9. Happy Land Social Club, Bronx, NY March 25, 1990

Deaths: 87

Members: NFPA Alert Bulletin (PDF 247 KB)

10. Richmond Theater, Richmond, VA

December 26, 1811 Deaths: 72

Source: NFPA files on major fire incidents Updated: 11/12

NFPA fire codes ensure that a number of safety systems are in place to keep everyone safe in the event of a fire. NFPA has the following safety tips to consider when attending events with large crowds:

· Take a good look. Does the building appear to be in a condition that makes you feel comfortable? Is the main entrance wide and does it open outward to allow easy exit? Is the outside area clear of materials stored against the building or blocking exits?

· Have a communication plan

Identify a relative or friend to contact in case of emergency and you are separated from family or friends.

· Plan a meeting place

Pick a meeting place outside to meet family or friends with whom you are attending the function. If there is an emergency, be sure to meet them there.

When you enter

· Locate exits immediately

When you enter a building you should look for all available exits. Some exits may be in front and some in back of you. Be prepared to use your closest exit. You may not be able to use the main exit.

· Check for clear exit paths

Make sure aisles are wide enough and not obstructed by chairs or furniture. Check to make sure your exit door is not blocked or chained. If there are not at least two exits or exit paths are blocked, report the violation to management and leave the building if it is not immediately addressed. Call the local fire marshal to register a complaint.

· Do you feel safe?

Does the building appear to be overcrowded? Are there fire sources such as candles burning, cigarettes or cigars burning, pyrotechnics, or other heat sources that may make you feel unsafe? Are there safety systems in place such as alternative exits, sprinklers, and smoke alarms? Ask the management for clarification on your concerns. If you do not feel safe in the building, leave immediately.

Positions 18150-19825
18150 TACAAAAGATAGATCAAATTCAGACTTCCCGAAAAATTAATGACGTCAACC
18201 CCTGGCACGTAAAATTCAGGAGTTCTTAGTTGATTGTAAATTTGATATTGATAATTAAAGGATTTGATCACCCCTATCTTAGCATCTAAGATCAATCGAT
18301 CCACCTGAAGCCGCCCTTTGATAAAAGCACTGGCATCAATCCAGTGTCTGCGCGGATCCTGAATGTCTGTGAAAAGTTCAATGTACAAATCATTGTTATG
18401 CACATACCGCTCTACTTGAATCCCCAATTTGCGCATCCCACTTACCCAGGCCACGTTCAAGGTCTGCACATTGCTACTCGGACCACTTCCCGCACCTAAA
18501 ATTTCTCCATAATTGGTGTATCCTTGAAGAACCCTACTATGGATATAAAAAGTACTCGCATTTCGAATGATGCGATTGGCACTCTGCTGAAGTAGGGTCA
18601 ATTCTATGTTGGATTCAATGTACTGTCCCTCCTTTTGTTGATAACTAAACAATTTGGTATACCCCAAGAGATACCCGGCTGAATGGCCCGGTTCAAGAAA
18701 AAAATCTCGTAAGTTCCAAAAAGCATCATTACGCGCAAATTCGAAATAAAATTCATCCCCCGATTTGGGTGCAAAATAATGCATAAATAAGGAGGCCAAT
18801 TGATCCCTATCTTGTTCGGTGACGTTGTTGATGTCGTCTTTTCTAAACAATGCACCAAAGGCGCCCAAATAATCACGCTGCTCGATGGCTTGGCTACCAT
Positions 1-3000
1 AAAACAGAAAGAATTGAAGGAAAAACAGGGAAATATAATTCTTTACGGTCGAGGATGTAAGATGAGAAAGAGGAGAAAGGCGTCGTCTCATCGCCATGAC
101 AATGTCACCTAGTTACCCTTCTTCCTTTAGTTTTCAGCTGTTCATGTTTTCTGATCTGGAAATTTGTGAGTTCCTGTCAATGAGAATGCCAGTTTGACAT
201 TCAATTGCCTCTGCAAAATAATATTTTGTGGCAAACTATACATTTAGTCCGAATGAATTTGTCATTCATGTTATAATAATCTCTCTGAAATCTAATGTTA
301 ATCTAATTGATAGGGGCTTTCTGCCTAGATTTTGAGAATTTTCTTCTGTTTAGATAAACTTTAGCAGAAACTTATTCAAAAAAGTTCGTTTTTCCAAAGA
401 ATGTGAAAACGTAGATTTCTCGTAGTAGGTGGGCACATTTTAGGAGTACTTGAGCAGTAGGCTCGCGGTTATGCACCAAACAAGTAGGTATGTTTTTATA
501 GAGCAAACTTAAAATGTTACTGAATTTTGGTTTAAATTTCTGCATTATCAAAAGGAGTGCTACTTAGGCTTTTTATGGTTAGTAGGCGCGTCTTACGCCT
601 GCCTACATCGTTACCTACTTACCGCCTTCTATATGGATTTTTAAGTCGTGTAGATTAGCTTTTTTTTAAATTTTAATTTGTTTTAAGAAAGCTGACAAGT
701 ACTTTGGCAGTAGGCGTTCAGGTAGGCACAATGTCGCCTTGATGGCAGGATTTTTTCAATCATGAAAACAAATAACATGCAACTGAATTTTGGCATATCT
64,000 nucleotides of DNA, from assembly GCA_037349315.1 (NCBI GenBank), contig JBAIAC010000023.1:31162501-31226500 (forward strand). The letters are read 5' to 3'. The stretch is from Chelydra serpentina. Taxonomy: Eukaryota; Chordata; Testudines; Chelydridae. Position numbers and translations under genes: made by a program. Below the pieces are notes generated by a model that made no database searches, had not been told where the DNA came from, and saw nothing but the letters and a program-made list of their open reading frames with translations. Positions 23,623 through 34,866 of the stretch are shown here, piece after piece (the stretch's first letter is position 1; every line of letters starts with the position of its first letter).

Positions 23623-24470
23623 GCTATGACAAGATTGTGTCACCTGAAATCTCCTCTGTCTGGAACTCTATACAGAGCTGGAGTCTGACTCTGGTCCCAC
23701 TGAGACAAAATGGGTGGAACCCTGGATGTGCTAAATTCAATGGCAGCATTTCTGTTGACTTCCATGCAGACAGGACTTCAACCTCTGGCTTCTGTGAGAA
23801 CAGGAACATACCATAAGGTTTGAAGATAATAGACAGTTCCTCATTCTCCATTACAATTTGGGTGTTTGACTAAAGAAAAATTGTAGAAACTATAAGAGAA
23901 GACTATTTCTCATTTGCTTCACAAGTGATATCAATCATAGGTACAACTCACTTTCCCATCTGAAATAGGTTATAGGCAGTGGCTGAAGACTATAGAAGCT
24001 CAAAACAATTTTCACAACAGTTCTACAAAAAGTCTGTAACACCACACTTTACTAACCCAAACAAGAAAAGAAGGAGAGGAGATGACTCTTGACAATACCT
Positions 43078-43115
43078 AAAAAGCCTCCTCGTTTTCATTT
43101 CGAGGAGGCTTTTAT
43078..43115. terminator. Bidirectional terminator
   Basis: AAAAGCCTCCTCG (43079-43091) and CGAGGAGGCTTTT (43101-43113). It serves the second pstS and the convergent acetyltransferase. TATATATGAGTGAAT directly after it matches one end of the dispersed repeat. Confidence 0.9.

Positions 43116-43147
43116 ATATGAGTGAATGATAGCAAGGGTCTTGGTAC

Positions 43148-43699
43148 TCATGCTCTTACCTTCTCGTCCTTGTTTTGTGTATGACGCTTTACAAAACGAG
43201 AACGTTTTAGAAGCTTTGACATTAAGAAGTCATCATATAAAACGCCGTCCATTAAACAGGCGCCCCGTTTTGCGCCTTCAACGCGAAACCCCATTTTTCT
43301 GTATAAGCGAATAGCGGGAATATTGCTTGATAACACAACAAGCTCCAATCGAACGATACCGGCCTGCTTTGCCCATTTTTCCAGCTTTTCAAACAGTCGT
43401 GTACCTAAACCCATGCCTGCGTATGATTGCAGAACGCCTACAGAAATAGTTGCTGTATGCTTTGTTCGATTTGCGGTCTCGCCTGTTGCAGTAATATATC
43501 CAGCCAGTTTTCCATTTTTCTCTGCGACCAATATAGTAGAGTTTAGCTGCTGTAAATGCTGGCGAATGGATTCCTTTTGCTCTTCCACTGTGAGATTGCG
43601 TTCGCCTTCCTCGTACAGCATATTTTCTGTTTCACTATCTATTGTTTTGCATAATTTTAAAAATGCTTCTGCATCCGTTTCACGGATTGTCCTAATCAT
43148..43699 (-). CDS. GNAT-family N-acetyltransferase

During an emergency

· React immediately

If an alarm sounds, you see smoke or fire, or other unusual disturbance immediately exit the building in an orderly fashion.

· Get out, stay out!

Once you have escaped, stay out. Under no circumstances should you ever go back into a burning building. Let trained firefighters conduct rescue operations.

The 10 deadliest nightclub fires in world history

1. Cocoanut Grove nightclub, Boston, MA

November 28, 1942

Deaths: 492

Members: NFPA fire investigation report (PDF, 6.3 MB)

2. Disco/dance hall, Luoyang, China. (Fire began elsewhere in shopping plaza and spread to disco.) December 25, 2000

Deaths: 309

3. Rhythm Club dance hall, Natchez, MS April 23, 1940

Deaths: 207

Members: NFPA fire investigation report (PDF, 940 KB)

4. Cromagnon Republic club, Buenos Aires, Argentina

December 30, 2004

Deaths: 194

5. Beverly Hills Supper Club, Southgate, KY

May 28, 1977

Deaths: 165

Members: NFPA fire investigation report (PDF, 7.3 MB)

6. Ozone Disco Club, Quezon City, Philippines March 18, 1996

Deaths: 160

7. Lame Horse Nightclub, Perm, Russia

December 4, 2009

Deaths: 154 (best information available as of January 7, 2010)

8. Club Cinq, St. Laurent du Pont, France

November 20, 1971

Deaths: 143

9. The Station nightclub, W. Warwick, RI

February 20, 2003

Deaths: 100

10. HappyLandSocialClub,Bronx,NY

March 25, 1990

Deaths: 87